Sinaloa, a national benchmark in sea turtle conservation

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On World Sea Turtle Day, a fundamental part of its protection has to do with programs and camps; in southern Sinaloa there are more than 5 places that dedicate their lives to these species

MAZATLAN. – June 16 marks the World Day of Sea Turtles, animals that are in danger of extinction and that in the world there are approximately 7 species that swim from one place to another in search of beaches for their nesting process.
The Mexican Pacific coasts are one of those places in the world, in fact, according to the Ministry of the Environment and Natural Resources, it has a record where Mexico is the second country that enjoys, year after year, the visit of these 7 species, and Sinaloa is one of those privileged places to receive at least four of the species.
The 7 species are leatherback, loggerhead, green turtle, kikila turtle, hawksbill turtle, olive ridley turtle and loggerheadsarrive in Sinaloa, but especially olive ridleys, which have become the most nesting species from Elota to Escuinapa.
For its protection, southern Sinaloa has at least five camps, sanctuaries and protection and conservation programs, becoming heroes for the repopulation of species and here.
Iván Guardado González, responsible for the Ceuta Beach Turtle Sanctuary, in the municipality of Elota, mentioned that his strongest work begins this June, where night brigades are installed to monitor the arrival of turtles and protect them from hunters who go in search of the eggs, which are sold on the black market at exaggerated prices due to their high value.
“We work from June to December… What we do is that every night we walk 40 kilometers of beach and look for the nests, each one is collected, brought back and planted in Styrofoam boxes or we dig the nests in the same way as if the turtle would have done it,” he said.
Once these nests are installed, they keep them safe until a few months later and we analyze how many eggs, of the total that nested, achieved their gestation process, they study the temperatures of each nest, the depth, they count how many females and males were born and, now yes, they release them.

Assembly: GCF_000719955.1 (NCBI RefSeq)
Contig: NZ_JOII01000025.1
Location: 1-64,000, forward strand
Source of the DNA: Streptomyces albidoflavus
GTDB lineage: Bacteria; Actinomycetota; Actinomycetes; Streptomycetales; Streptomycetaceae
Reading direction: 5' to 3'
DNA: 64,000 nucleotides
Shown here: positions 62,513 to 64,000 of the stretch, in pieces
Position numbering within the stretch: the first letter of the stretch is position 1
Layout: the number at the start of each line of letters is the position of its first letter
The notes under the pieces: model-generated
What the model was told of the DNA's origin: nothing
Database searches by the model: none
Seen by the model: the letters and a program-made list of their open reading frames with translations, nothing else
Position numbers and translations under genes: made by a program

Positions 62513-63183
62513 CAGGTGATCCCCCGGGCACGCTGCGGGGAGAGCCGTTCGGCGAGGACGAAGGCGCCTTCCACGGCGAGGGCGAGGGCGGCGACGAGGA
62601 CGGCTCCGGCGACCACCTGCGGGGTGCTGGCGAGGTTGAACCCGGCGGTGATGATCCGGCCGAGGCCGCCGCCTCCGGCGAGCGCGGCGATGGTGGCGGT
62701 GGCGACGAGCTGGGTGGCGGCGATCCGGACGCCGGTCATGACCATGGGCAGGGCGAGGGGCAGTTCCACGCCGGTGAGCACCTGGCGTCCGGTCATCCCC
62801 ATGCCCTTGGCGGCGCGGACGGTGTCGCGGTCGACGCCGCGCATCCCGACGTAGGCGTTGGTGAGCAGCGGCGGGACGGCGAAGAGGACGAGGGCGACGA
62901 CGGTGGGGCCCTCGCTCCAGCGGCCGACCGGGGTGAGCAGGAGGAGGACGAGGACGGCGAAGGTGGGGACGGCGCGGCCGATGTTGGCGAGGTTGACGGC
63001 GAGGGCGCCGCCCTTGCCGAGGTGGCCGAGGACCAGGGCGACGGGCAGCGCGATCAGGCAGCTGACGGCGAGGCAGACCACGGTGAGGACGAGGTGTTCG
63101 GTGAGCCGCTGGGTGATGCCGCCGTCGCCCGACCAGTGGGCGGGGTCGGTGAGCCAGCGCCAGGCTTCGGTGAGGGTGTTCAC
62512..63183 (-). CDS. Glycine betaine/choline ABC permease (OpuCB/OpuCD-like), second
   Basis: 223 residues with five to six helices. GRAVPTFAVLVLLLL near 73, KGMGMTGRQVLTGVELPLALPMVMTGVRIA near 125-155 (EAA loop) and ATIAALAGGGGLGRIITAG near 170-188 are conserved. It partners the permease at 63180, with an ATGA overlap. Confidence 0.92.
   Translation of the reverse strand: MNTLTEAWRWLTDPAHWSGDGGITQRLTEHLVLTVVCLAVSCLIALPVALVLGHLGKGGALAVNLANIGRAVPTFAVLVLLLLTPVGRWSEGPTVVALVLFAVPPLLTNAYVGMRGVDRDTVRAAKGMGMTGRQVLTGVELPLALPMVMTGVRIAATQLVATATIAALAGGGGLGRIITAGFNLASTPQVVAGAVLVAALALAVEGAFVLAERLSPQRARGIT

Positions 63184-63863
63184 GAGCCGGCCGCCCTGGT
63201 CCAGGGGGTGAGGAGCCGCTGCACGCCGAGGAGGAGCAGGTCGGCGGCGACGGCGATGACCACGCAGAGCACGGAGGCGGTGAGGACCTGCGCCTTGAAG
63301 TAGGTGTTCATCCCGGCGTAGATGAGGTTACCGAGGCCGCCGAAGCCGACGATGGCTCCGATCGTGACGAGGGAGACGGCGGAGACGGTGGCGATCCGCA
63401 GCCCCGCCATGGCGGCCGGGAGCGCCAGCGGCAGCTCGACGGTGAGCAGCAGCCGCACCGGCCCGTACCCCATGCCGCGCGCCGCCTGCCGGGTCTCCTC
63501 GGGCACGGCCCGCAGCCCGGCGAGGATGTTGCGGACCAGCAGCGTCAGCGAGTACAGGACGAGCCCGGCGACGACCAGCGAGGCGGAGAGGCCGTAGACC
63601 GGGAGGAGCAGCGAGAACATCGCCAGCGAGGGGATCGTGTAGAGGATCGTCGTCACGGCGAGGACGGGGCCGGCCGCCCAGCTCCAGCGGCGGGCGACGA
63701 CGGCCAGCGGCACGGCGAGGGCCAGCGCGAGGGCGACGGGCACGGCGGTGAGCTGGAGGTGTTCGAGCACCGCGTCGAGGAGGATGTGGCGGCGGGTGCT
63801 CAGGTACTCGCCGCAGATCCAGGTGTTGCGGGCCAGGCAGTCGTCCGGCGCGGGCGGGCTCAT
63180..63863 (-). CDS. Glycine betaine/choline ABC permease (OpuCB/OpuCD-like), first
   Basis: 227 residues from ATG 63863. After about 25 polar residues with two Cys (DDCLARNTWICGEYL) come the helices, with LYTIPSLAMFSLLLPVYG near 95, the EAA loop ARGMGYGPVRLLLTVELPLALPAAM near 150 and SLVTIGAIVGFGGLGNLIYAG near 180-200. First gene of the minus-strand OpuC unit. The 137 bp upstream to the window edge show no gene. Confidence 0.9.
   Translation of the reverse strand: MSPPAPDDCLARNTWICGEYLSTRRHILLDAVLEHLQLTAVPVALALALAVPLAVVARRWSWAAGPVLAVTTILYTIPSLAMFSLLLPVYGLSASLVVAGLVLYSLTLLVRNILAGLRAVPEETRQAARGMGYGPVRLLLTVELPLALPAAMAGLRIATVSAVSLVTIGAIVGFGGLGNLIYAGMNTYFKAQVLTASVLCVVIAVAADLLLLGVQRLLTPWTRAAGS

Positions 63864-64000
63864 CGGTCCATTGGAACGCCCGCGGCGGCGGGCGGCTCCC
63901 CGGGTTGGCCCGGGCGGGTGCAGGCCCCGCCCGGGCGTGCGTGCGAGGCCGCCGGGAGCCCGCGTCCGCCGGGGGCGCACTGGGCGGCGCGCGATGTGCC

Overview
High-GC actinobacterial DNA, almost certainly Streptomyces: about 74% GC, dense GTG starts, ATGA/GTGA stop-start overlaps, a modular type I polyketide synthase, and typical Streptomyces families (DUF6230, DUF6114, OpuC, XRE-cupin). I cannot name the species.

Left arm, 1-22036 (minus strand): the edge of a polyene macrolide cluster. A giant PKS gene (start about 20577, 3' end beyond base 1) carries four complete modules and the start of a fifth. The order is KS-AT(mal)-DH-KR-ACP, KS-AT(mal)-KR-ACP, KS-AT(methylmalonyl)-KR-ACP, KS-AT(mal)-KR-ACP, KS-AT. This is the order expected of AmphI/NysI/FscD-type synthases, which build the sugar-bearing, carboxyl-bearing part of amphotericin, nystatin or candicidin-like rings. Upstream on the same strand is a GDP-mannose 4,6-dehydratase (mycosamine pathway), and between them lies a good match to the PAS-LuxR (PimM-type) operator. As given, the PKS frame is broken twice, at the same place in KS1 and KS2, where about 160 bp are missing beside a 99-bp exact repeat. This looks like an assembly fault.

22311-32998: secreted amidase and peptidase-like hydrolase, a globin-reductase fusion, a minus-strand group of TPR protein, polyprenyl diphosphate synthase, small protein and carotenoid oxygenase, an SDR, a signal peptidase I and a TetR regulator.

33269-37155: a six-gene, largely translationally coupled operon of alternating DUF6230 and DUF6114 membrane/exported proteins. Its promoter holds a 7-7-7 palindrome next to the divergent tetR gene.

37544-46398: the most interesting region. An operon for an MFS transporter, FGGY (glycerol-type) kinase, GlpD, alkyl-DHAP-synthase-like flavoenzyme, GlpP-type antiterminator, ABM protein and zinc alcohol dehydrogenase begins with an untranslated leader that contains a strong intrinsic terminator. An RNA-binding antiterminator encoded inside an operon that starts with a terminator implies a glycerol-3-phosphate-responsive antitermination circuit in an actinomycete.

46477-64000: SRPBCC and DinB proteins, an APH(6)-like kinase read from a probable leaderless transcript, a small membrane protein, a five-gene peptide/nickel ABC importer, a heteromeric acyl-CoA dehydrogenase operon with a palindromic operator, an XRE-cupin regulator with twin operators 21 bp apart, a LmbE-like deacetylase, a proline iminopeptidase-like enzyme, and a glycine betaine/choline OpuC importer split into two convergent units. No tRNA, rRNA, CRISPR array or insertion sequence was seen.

In its investigations, Semarnat analyzed that part of these conservation programs is also due to the level of survival of the species, since it is estimated that only one in every thousand offspring reaches adulthood.
One of the challenges that the camps and sanctuaries face are turtle egg hunters, however, there are cases, such as that of the El Recreo community, that its proximity to El Verde Camacho Beach and its interaction with researchers made them protective.
Efraín Ramírez Tirado, in charge of the El Verde Camacho Turtle Camp, in Mazatlán, said that, at the beginning, it has been difficult to raise awareness among people about the protection of sea turtles, however, the community has become an example that the mentality can change, and that, from generation to generation, respect for other species can be instilled.
“When the biologist Daniel Ríos began with a specialized study on the protection of turtles, there he met people from here in El Recreo who did their predation on the beach. They taught him how the turtle moved, how the tides worked, and their interaction turned them into protectors, leaving predation aside,” he commented.
Currently, the El Verde Camacho Tortuguero Camp is an area monitored and regulated by the National Commission of Protected Natural Areas, as it is an area of mangroves, marine species and migratory birds.
Some of the threats by which sea turtles are in danger is the garbage that is dumped in the oceans, they usually ingest plastics when they are confused with jellyfish. The fishing nets where they usually get caught, by accidental fishing, put their lives at risk when they rise to the surface to breathe.
Another is the illegal trade in their shells, skin, eggs or meat, as well as climate change, the destruction of their habitat and invasive tourism are causes that make them seriously threatened.
One of the best known in Mazatlán is the Sea Turtle Protection Program, which was the Mazatlán Aquarium and which currently became part of the Beach Operator and Administrator, it receives municipal resources to operate, but for the person in charge of this one, José Barrón, more support is needed so that there are more camps.
“The government should allocate more support to the turtle camps, unfortunately they work with the minimum capacity to protect the number of nests and in Sinaloa we have a case, a camp that is probably one of the best and is not operating (Rosario ) due to lack of resources,” he commented.
The paramunicipal program, in one year, has released close to 100,000 calves in a single season, increasing its level of importance due to the fact that its work area is in the middle of the urban area, from Brujas beach, in Cerritos, to Olas Altas.
The head and founder of the Program for the Protection and Conservation of Sea Turtles of Estrella de Mar in Mazatlán, Eréndida González, explained that camps like these are of great importance for scientific dissemination, but especially to achieve the conservation of the species.
“This helps us to give continuity to such an important species that is found in the upper level of the tropic chain. It is not easy to have a camp, but seeing that the turtles return to nest in the place where they were born after completing their sexual reproduction gives us satisfaction”, she added.
Currently it is one of the camps with the most collection of nests, which can reach over 2 thousand, which give an average of around 193 thousand 543 eggs each. Adding up, in almost all of southern Sinaloa, close to 500 thousand eggs collected or more.

Source: Punto